Friday, March 11, 2016

Flipped Math

This year, I started "flipping" my math class. Next week, I am doing a professional development and created this document with some resources and what my flipped class looks like and what has worked for me.

What My Flipped Class Looks Like

At the beginning of the year, I had them doing the “Flipped” part at home, but more and more were having wifi issues, or didn’t do it, so I started offering time in the morning for them to finish it if they hadn’t. Each child has a Math Journal, which they are to take notes in. Some do a MUCH better job than others! Each page has an “I Can Statement,” vocabulary, notes from the video, and some examples.  

8:00-8:20 Morning Work – choices- read book, ScootPad ELA or Math, Flipped lesson if not completed if it was assigned as homework.

8:20-8:30- Flipped lesson on Sophia (watch video and take notes) or check District Daily Math

8:30-9:00- Direct Instruction Lesson- Students are actively participating in interactive learning using iPads, white boards, manipulatives, or paper.  Take quiz on Sophia to check for understanding.
*I start my lesson with the “Interactive Learning,” sometimes, my flipped lesson ends with the first questions you ask in interactive learning.   
*My favorite thing to do is put up the EnVision Premium- Guided Practice questions and have the students complete them on a white board. This gives me a good idea of who has the concept, and who does not.
*Then they take a quiz on Sophia. I tell them what to do, based on their quiz score (which they show me) You can also look it up in Sophia.

9:00-9:30 - Independent Practice/Small Groups- students participate in individual or group activities which consist of practice worksheets, teacher time (small group instruction and practice), games, enrichment activities, flipped lesson for following day, Xtra Math, daily math, IXL, or project based learning.

What’s in my “Flipped” Classroom

  • Each lesson is titled with the EnVision lesson number and the title of the lesson.
  • “I can statement”
  • Vocabulary
  • Video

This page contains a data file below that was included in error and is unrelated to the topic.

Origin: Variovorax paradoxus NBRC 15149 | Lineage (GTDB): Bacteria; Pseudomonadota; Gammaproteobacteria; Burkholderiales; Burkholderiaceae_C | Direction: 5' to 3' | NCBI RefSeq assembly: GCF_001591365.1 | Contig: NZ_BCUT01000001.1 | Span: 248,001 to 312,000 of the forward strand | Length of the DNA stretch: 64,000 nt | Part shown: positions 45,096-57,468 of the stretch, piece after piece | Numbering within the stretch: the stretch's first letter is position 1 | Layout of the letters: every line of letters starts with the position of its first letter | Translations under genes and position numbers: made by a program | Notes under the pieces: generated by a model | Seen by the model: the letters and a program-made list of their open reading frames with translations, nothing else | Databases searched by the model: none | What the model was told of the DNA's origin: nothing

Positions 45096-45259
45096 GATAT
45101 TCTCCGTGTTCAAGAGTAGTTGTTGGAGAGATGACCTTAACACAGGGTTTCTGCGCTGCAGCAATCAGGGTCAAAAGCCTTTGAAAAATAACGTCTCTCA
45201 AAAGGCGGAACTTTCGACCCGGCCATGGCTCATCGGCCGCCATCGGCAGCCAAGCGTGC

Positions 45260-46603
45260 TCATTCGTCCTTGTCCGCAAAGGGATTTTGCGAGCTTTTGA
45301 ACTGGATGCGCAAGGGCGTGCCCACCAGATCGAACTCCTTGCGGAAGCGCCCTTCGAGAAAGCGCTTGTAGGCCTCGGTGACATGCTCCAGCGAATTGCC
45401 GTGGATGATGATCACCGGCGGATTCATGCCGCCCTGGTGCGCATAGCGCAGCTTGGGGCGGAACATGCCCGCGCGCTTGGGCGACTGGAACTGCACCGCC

• Worksheets (I don’t always use these, but I always upload them to the classroom.)
  • IXL links
  • PBL
  • Games
  • Interactive Learning attachments
  • Websites I think are helpful
  • Khan links (to videos and quizzes)
  • Quiz
  • PDF’s of notes
  • Anchor Chart photos

**Whenever I find something good, that might work for a lesson next year, I go back and add it to the classroom. This way, it will be there, and I won’t forget! I’m constantly adding new things, so I can differentiate learning as much as possible.**

Bits and Pieces

This year, I didn't grade their notebooks. I had wonderful intentions to with rubrics and everything, but it didn’t happen. I think for the accountability piece, I am going give at least a few points for watching the video (you can see if they spent time watching it via Sophia) and having notes.

I like not spending a ton of time having them take notes or having to explain and not have kids listen. It works well with our iPads, they can watch the videos, have the PDF’s and links all right there, so it makes it easy to download and get going. Kids who get the concepts right away, can take the quiz and be on their way with a fun project, instead of doing more problems. I get more small group time with kids who don’t get it. My kids are not afraid to “come to the circle table” for more help. Often times, I find kids there who get it, but want me to confirm answers.

A lot of times I use the Quiz from EnVision and screenshot it, or the Quick Check. Why reinvent the wheel?! If I was running short on time and didn’t get the quiz made, I would add the link for a Khan quiz or use IXL. Students who take more than 5 minutes on a quiz, are automatically with me, they obviously need the help or need me to keep them on task.

High Kids
I try to find a big project for each chapter, that they can work on together or independently. This way they are thinking a little deeper and can learn from each other. If they get to something they don’t understand, they can ask me, but usually I show them once, and they get it!
-TPT projects
-Illuminations Math

Resources for Math Videos

I Flip 4 Math (5th grade EnVision)

Playposit (Formally Educanon) (Add comments to a pre-made video and search a huge bank of videos) sign in for this can be annoying

EdTed  (see below)

Pinterest or Google can lead you to some pretty neat stuff too!

Video Creation

Explain Everything (app)

ScreenChomp (app) free

Haiku Deck (app)- Easy way to design slides to put into Explain Everything

PowToon - You can make awesome videos, but they aren’t Flash.

QuickTime- Record your screen (this is how I get around Flash problems)
-Search QuickTime on your computer (little magnifying glass in corner)
-New Screen Recording
-Click to record full screen, drag and drop to record small screen. Hit stop button up by the wifi signal to stop recording.
-Save into Google Drive or YouTube

PowerPoint or Keynote - use the voiceover feature

Canva- great document creator I have just started playing with this, but you can create a lesson around videos already made. Similar to Playposit  “lets you take any video on YouTube and deliver it in a private mode to whoever you choose to share it with, but its real power comes from the ability to create a quiz, supporting links, and “dig deeper” content that you can associate with the video (you can review the responses online)”

Flipped Platforms

  • Google Classroom
  • Sophia - This is what I use. I like that you can add PDF, Video, Pictures, text, and has a quiz feature.
  • EdTed
  • Edmodo
  • Playposit


Articles to support/explain flipped learning and math


Here is my “Flipped” Pinterest board and my Math one

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